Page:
Monday, October 25, 2010

Portland Superintendent Carole Smith gets glowing evaluation, three-year contract extension | OregonLive.com

Portland Superintendent Carole Smith gets glowing evaluation, three-year contract extension | OregonLive.com

Portland Superintendent Carole Smith gets glowing evaluation, three-year contract extension

Published: Monday, October 25, 2010, 7:17 PM Updated: Monday, October 25, 2010, 7:37 PM
Portland Superintendent Carole Smith got a glowing performance evaluation and a three-year contract extension tonight from the school board that hired her three years ago. They praised her as a thoughtful, respectful leader who empowers district employees, displays impeccable integrity, cares deeply about equity for students and is a good communicator.

Their evaluation, adopted on a 6-0 vote, made note of the fact that she failed to meet any of the three key student achievement targets she and the school board had agreed she should strive for, but emphasized that "the board is encouraged by results in individual schools."

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"We have, overall, a really, really strongsense of satisfaction with the superintendent's performance," board co-chairwoman Trudy Sargent said.

"Her personal and professional strength is everything for this district," echoed board member Ruth Adkins.

Even so, Smith won't get a raise -- because she preempted that by declaring she and all district employees who report directly to her would have their pay frozen this school year, even as most other employees got a 2 percent cost-of-living raise.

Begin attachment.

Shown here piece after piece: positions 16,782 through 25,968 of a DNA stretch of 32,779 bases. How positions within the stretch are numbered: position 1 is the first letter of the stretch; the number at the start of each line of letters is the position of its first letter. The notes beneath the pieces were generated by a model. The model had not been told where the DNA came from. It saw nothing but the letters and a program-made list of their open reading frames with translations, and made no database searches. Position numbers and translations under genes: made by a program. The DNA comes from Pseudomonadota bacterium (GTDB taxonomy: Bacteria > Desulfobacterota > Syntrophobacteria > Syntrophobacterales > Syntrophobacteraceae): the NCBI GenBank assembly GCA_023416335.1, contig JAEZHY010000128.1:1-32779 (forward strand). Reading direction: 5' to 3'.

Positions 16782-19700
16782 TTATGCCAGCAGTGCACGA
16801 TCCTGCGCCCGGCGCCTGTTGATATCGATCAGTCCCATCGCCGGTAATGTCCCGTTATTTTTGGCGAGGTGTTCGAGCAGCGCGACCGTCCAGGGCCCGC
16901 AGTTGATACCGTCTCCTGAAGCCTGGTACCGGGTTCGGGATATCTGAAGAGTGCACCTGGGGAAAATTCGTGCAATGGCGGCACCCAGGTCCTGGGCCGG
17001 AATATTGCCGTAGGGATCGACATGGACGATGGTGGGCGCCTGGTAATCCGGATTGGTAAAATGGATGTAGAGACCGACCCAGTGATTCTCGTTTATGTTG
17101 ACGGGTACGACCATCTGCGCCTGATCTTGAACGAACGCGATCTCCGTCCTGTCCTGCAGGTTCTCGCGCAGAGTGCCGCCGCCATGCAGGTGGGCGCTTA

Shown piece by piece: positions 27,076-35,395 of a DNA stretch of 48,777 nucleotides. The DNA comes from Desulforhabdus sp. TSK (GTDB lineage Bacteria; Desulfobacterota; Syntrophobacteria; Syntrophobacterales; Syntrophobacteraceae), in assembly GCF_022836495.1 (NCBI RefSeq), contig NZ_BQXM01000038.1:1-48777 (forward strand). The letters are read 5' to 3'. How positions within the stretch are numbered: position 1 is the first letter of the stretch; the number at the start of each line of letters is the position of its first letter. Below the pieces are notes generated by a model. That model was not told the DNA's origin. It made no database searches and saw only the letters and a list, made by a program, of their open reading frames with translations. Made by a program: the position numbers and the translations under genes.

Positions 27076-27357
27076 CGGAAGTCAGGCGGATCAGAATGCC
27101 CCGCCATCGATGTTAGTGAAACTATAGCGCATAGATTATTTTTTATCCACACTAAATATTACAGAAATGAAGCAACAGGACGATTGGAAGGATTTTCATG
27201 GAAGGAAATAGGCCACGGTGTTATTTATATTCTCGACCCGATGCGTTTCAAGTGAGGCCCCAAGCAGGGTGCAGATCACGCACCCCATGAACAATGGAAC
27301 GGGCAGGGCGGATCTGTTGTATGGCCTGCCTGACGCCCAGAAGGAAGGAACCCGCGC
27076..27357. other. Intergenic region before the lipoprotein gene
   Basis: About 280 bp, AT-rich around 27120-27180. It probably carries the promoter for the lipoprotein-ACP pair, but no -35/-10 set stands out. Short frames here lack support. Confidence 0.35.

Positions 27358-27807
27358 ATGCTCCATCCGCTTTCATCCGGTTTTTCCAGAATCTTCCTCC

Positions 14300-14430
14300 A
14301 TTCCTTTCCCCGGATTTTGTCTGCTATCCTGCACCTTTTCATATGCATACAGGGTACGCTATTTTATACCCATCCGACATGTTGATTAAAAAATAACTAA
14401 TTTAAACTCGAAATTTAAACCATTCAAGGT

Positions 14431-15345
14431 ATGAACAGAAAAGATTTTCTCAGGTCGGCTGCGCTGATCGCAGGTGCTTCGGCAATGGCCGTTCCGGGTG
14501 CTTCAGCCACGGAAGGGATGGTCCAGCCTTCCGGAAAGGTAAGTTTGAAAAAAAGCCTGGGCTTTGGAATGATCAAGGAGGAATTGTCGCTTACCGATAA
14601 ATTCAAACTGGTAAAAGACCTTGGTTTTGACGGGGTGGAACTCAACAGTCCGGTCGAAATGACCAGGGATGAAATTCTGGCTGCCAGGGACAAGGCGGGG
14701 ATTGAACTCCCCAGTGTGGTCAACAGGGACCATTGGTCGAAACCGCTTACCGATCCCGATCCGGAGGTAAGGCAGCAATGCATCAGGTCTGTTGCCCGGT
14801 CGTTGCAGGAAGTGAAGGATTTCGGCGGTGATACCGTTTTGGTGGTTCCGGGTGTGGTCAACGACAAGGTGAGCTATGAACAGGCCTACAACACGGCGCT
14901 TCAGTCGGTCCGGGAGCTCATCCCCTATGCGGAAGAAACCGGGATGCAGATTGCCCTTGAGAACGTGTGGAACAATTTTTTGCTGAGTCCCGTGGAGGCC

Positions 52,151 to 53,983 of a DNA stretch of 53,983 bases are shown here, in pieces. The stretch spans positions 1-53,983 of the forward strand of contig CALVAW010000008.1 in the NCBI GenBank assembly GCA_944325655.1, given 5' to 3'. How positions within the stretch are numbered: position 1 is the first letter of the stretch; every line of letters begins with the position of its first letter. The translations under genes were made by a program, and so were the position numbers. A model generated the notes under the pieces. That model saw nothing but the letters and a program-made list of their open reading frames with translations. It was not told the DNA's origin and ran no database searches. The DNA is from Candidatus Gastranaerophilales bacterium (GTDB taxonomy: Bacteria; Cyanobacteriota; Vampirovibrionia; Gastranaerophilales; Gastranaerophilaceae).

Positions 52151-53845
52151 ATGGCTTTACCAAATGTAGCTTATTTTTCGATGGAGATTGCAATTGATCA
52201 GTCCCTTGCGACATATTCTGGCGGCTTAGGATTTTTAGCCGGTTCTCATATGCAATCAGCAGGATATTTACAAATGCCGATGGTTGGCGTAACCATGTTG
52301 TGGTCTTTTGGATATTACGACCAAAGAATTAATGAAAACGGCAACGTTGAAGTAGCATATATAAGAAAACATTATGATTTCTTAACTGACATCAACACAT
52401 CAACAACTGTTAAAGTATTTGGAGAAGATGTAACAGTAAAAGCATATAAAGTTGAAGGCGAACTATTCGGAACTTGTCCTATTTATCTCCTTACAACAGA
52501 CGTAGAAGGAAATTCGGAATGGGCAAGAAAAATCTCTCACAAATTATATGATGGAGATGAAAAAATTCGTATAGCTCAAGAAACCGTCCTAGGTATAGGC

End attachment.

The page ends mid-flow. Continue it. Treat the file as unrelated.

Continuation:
Smith earns $190,000 and has declined to accept a raise every year since she became

Isaac Newton, Pieces of Eight, and Project Win-Win

Isaac Newton, Pieces of Eight, and Project Win-Win

Isaac Newton, Pieces of Eight, and Project Win-Win



There’s a vein of skepticism running through this Chronicle article on “Project Win-Win” that reveals a lot about the flaws in our system of higher education credentialing. The Project is designed to track down students who have earned enough (or almost enough) credits to merit a college degree but don’t have a degree and award them a degree.There are more people like this than you might think. But the author, Jennifer Gonzalez, questions the value of the effort:

Putting more degrees into people’s hands certainly contributes to the tally of Americans who hold them, although it does little to increase the nation’s educational capital.

I think this fundamentally misunderstands the nature of “educational capital.” That widely-used phrase has non-

Facebook | Consumer Groups Join Dave Jones at Mercury Insurance HQ to Protest Insurance Companies $5.7M to Buy Insurance Commissioner Race

Facebook | Consumer Groups Join Dave Jones at Mercury Insurance HQ to Protest Insurance Companies $5.7M to Buy Insurance Commissioner Race
Consumer Groups Join Dave Jones at Mercury Insurance HQ to Protest Insurance Companies $5.7M to Buy
Today two of California's most important consumer advocacy groups - The Consumer Federation of California and Consumers for Auto Reliability and Safety (C.A.R.S.) - joined me to protest the $5.7 million that the insurance industry is spending to elect my opponent - an anti-consumer, pro-insurance industry candidate.

Thank you to the many consumers who joined us outside the headquarters of Mercury Insurance whose CEO has personally contributed $1 million to the negative attack ads designed to defeat my candidacy.

"Not since the days when Chuck Quackenbush was driven out of the Insurance Commissioner's office have we seen insurance companies spend this kind of money to dictate who our next Insurance Commissioner will be," said Richard Holober, Executive Director of the Consumer Federation of California.

So far, insurance companies have contributed $5.7 million to an "independent expenditure" committee sponsored by the California Chamber of Commerce that is running a negative ad campaign against me throughout the state.

By laundering contributions through the California Chamber of Commerce, insurance companies are hiding from voters that it's the insurance industry paying for the attack ads.